A different kind of rain, but the same kind of grace

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A rainy New Orleans painting by artist Debra Hurd

While in Belfast I wrote a blogpost called ‘Rain Is Grace’ and last week while working on an article for the Presbyterian Outlook, I couldn’t help thinking about the rain again in New Orleans. Here’s the article I wrote that’ll be published in the Presbyterian Outlook in a few months!

“Living in New Orleans, the sun has been a welcome and faithful resident, greeting me in the mornings on our balcony as I sip coffee and watch the city come alive. From the beginning of this YAV year, gulf coast living appeared to be opposite from Emerald Isle living, but I was wrong.  At the start of spring, rain came to New Orleans in powerful, electric waves: a visiting friend I didn’t know I wanted, or needed, until it came back into my life.

Rain, like grace, comes in different forms throughout our lives. During my YAV year in Belfast it lived right around the corner and we became close friends. It was a part of Ireland’s history, its people, its beauty and its inspiration. Dampness would linger in the air from the consistent, calm mist which gave life and vibrancy to its rolling green hills.  Showers caused strangers to become friends in the shelter of pubs and cafes, and a hint of sun would brighten the grey skies with the most colorful rainbows. The rain in Belfast taught me that God’s grace is always surrounding us, and freely given.

In New Orleans, the rain is teaching me that faith is contradictory and counterintuitive.  Here it’s often a powerful downpour, slowing traffic on freeways and flooding canals. 

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Stormy evening outside of Lakeview Presbyterian Church

It comes without want or warning, causing unplanned stillness to occur in the deep waters. Almost twelve years later, not a day has gone by during my time here in which Hurricane Katrina isn’t mentioned in conversation – whether it’s at the library working with a patron on a resume, or overhearing strangers in a restaurant. Rain has taught this city about resilience, and hope growing out of devastation. Meanwhile during this YAV year I’ve done a lot of “unlearning” about race, religion, and politics – from both literal and figurative stormy stories of others – and how it all relates to my faith and identity as a white, female, American Christian. I’ve started to grapple with my own overwhelming pursuit of perfection in myself and the world, letting waves of fear and anxiety be destructive forces rather than swimming lessons. I’m re-learning how to pursue God in the present, letting His grace be sufficient for each wave.

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After a thunderstorm at City Park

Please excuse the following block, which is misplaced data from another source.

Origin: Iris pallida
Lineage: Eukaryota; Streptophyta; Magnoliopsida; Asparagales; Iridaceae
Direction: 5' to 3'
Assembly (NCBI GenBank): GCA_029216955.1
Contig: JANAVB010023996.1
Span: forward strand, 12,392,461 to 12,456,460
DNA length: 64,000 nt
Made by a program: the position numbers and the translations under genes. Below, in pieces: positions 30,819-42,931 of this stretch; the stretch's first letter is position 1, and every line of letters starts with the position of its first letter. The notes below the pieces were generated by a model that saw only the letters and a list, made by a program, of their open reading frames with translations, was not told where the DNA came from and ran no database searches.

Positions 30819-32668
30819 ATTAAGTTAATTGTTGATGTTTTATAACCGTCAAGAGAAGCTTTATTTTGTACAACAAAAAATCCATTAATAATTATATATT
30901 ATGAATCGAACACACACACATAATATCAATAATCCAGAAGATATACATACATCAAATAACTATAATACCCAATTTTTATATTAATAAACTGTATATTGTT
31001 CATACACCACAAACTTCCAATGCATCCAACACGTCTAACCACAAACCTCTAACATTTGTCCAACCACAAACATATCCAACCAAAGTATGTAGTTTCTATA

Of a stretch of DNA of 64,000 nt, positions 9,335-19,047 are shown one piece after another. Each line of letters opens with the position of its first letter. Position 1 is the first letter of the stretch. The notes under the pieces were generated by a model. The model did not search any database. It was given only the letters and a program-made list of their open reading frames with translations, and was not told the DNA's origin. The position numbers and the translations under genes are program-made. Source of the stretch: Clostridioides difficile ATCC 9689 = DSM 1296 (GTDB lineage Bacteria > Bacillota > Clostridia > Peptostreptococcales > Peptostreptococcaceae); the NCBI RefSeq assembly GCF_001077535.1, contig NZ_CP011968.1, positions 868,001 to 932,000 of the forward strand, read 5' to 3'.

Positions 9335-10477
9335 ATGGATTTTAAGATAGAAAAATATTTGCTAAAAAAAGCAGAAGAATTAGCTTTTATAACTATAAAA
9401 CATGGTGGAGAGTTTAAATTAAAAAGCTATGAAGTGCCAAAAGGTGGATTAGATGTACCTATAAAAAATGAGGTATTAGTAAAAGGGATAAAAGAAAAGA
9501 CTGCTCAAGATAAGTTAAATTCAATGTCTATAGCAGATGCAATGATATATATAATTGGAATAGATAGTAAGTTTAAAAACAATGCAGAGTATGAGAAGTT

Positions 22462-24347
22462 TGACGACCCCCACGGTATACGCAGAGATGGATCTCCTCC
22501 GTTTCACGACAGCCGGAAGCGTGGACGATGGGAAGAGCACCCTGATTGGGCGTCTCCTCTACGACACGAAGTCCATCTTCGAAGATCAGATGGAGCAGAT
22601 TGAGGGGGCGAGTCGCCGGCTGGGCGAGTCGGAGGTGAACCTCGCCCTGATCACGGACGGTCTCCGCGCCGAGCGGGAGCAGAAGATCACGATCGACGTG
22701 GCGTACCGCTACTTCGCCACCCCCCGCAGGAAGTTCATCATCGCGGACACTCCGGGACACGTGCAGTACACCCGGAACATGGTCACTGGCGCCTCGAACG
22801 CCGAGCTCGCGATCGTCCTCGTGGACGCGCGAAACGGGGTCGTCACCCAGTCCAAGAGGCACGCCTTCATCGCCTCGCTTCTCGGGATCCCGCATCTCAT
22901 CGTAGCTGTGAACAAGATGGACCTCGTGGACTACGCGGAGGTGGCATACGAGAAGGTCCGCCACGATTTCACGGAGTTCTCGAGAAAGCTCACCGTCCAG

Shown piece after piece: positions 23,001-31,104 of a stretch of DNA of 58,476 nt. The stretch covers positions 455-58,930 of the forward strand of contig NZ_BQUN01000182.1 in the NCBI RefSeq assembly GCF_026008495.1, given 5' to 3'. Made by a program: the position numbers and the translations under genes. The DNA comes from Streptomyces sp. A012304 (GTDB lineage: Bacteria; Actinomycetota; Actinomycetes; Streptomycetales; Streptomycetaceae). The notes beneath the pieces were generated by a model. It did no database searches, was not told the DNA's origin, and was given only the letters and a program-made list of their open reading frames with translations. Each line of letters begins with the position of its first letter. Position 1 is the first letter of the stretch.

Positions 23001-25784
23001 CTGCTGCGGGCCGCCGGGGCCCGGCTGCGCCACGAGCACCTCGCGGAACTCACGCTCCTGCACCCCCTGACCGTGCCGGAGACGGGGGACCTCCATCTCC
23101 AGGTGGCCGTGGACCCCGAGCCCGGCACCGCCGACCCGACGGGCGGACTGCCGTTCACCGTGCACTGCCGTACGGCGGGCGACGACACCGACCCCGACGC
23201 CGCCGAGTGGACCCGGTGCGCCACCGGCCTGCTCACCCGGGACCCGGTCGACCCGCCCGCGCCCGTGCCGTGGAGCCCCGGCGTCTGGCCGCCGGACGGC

For rain, a falling contradiction coexisting in both YAV years, I’m grateful.  Rain is an unexpected healer when we feel burnt out, restless or anxious. Rain makes us pause, slowing down long enough to recognize, and accept, the grace that’s being poured out for us. Rain destroys at the same time it rejuvenates, but grace remains unchanged. Rain is teaching me that the demand for perfection doesn’t mean believing we are above and beyond perfection, but consciously forgiving and including imperfection in our lives. It teaches us that spiritual growth isn’t linear, but exists in the waves – the changing waters that bring both hurricanes and rainbows. The course of nature can’t be altered anymore than our faith journeys, but we can find God’s grace in the rain.”

For Equilibrium, a Blessing:
Like the joy of the sea coming home to shore,
May the relief of laughter rinse through your soul.

As the wind loves to call things to dance,
May your gravity by lightened by grace.

Like the dignity of moonlight restoring the earth,
May your thoughts incline with reverence and respect.

As water takes whatever shape it is in,
So free may you be about who you become.

As silence smiles on the other side of what’s said,
May your sense of irony bring perspective.

As time remains free of all that it frames,
May your mind stay clear of all it names.

May your prayer of listening deepen enough
to hear in the depths the laughter of god.”
John O’Donohue, To Bless the Space Between Us: A Book of Blessings

xx

Hill

 

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2 thoughts on “A different kind of rain, but the same kind of grace

  1. These are beautiful reflections, Hill! It’s been a great journey and blessing to walk it with you! I’m excited to see how the next chapter unfolds!

    Liked by 1 person

  2. Thank you, Hillary. I enjoyed reading this article, and appreciate your honest and vulnerable sharing. I, too, find “including imperfection ” a more Grace-filled way to live. May we all continue to enjoy the rain, Mary Beth.

    Like

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